448 function is taken up by a couple tests and the move of a
449 constant (1) to a register:
450 </para>
451
452 <para>
453 <imagedata fileref="figures/perf-wget-busybox-annotate-udhcpc.png" width="6in" depth="7in" align="center" scalefit="1" />
454 </para>
455
456 <para>
457 As a segue into tracing, let's try another profile using a
458 different counter, something other than the default 'cycles'.
459 </para>
460
461 <para>
462 The tracing and profiling infrastructure in Linux has become
463 unified in a way that allows us to use the same tool with a
464 completely different set of counters, not just the standard
465 hardware counters that traditional tools have had to restrict
466 themselves to (of course the traditional tools can also make use
467 of the expanded possibilities now available to them, and in some
468 cases have, as mentioned previously).
469 </para>
470
471 <para>
472 We can get a list of the available events that can be used to
473 profile a workload via 'perf list':
474 <literallayout class='monospaced'>
475 root@crownbay:~# perf list
476
477 List of pre-defined events (to be used in -e):
478 cpu-cycles OR cycles [Hardware event]
479 stalled-cycles-frontend OR idle-cycles-frontend [Hardware event]
480 stalled-cycles-backend OR idle-cycles-backend [Hardware event]
481 instructions [Hardware event]
482 cache-references [Hardware event]
483 cache-misses [Hardware event]
484 branch-instructions OR branches [Hardware event]
485 branch-misses [Hardware event]
486 bus-cycles [Hardware event]
487 ref-cycles [Hardware event]
488
489 cpu-clock [Software event]
490 task-clock [Software event]
491 page-faults OR faults [Software event]
492 minor-faults [Software event]
493 major-faults [Software event]
494 context-switches OR cs [Software event]
495 cpu-migrations OR migrations [Software event]
496 alignment-faults [Software event]
497 emulation-faults [Software event]
498
499 L1-dcache-loads [Hardware cache event]
500 L1-dcache-load-misses [Hardware cache event]
501 L1-dcache-prefetch-misses [Hardware cache event]
502 L1-icache-loads [Hardware cache event]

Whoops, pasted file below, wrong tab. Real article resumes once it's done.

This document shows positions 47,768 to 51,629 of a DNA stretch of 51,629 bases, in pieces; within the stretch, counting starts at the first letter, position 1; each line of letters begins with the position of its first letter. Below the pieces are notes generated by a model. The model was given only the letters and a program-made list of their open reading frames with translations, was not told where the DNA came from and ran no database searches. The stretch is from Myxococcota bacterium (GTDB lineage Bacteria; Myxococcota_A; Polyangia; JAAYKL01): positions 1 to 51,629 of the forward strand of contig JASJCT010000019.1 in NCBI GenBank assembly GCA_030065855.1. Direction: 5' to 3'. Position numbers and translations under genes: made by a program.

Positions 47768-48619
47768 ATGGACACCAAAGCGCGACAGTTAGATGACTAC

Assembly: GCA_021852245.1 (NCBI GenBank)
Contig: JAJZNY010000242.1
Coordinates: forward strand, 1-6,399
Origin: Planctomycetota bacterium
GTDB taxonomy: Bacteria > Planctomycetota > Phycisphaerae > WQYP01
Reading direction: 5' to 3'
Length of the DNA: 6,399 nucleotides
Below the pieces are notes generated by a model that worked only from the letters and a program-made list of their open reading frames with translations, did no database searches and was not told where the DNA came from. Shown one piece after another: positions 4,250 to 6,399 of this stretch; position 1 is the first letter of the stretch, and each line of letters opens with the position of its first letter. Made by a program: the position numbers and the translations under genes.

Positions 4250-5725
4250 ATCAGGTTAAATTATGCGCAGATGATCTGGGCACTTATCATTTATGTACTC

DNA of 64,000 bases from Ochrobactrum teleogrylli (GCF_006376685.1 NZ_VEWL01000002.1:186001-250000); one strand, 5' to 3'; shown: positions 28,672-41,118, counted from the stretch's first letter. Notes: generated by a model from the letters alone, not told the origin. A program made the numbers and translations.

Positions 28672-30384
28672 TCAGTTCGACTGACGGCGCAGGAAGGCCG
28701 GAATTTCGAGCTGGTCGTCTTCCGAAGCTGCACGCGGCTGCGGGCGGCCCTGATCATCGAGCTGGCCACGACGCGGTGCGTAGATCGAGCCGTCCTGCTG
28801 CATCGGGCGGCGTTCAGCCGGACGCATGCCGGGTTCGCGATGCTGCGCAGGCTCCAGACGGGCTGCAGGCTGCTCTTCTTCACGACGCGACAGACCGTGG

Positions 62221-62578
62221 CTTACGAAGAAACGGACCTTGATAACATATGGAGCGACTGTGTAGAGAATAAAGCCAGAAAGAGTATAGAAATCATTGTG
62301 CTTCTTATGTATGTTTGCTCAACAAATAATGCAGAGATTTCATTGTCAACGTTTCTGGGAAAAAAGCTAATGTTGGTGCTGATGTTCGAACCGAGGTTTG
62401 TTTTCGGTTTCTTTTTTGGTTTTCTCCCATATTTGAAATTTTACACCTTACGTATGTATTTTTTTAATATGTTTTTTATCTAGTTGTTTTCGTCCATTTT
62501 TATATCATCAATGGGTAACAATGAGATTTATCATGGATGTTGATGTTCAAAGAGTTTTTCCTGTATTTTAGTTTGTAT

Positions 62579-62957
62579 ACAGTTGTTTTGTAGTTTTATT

503 L1-icache-load-misses [Hardware cache event]
504 .
505 .
506 .
507 rNNN [Raw hardware event descriptor]
508 cpu/t1=v1[,t2=v2,t3 ...]/modifier [Raw hardware event descriptor]
509 (see 'perf list --help' on how to encode it)
510
511 mem:&lt;addr&gt;[:access] [Hardware breakpoint]
512
513 sunrpc:rpc_call_status [Tracepoint event]
514 sunrpc:rpc_bind_status [Tracepoint event]
515 sunrpc:rpc_connect_status [Tracepoint event]
516 sunrpc:rpc_task_begin [Tracepoint event]
517 skb:kfree_skb [Tracepoint event]
518 skb:consume_skb [Tracepoint event]
519 skb:skb_copy_datagram_iovec [Tracepoint event]
520 net:net_dev_xmit [Tracepoint event]
521 net:net_dev_queue [Tracepoint event]
522 net:netif_receive_skb [Tracepoint event]
523 net:netif_rx [Tracepoint event]
524 napi:napi_poll [Tracepoint event]
525 sock:sock_rcvqueue_full [Tracepoint event]
526 sock:sock_exceed_buf_limit [Tracepoint event]
527 udp:udp_fail_queue_rcv_skb [Tracepoint event]
528 hda:hda_send_cmd [Tracepoint event]
529 hda:hda_get_response [Tracepoint event]
530 hda:hda_bus_reset [Tracepoint event]
531 scsi:scsi_dispatch_cmd_start [Tracepoint event]
532 scsi:scsi_dispatch_cmd_error [Tracepoint event]
533 scsi:scsi_eh_wakeup [Tracepoint event]
534 drm:drm_vblank_event [Tracepoint event]
535 drm:drm_vblank_event_queued [Tracepoint event]
536 drm:drm_vblank_event_delivered [Tracepoint event]
537 random:mix_pool_bytes [Tracepoint event]
538 random:mix_pool_bytes_nolock [Tracepoint event]
539 random:credit_entropy_bits [Tracepoint event]
540 gpio:gpio_direction [Tracepoint event]
541 gpio:gpio_value [Tracepoint event]
542 block:block_rq_abort [Tracepoint event]
543 block:block_rq_requeue [Tracepoint event]
544 block:block_rq_issue [Tracepoint event]
545 block:block_bio_bounce [Tracepoint event]
546 block:block_bio_complete [Tracepoint event]
547 block:block_bio_backmerge [Tracepoint event]
548 .
549 .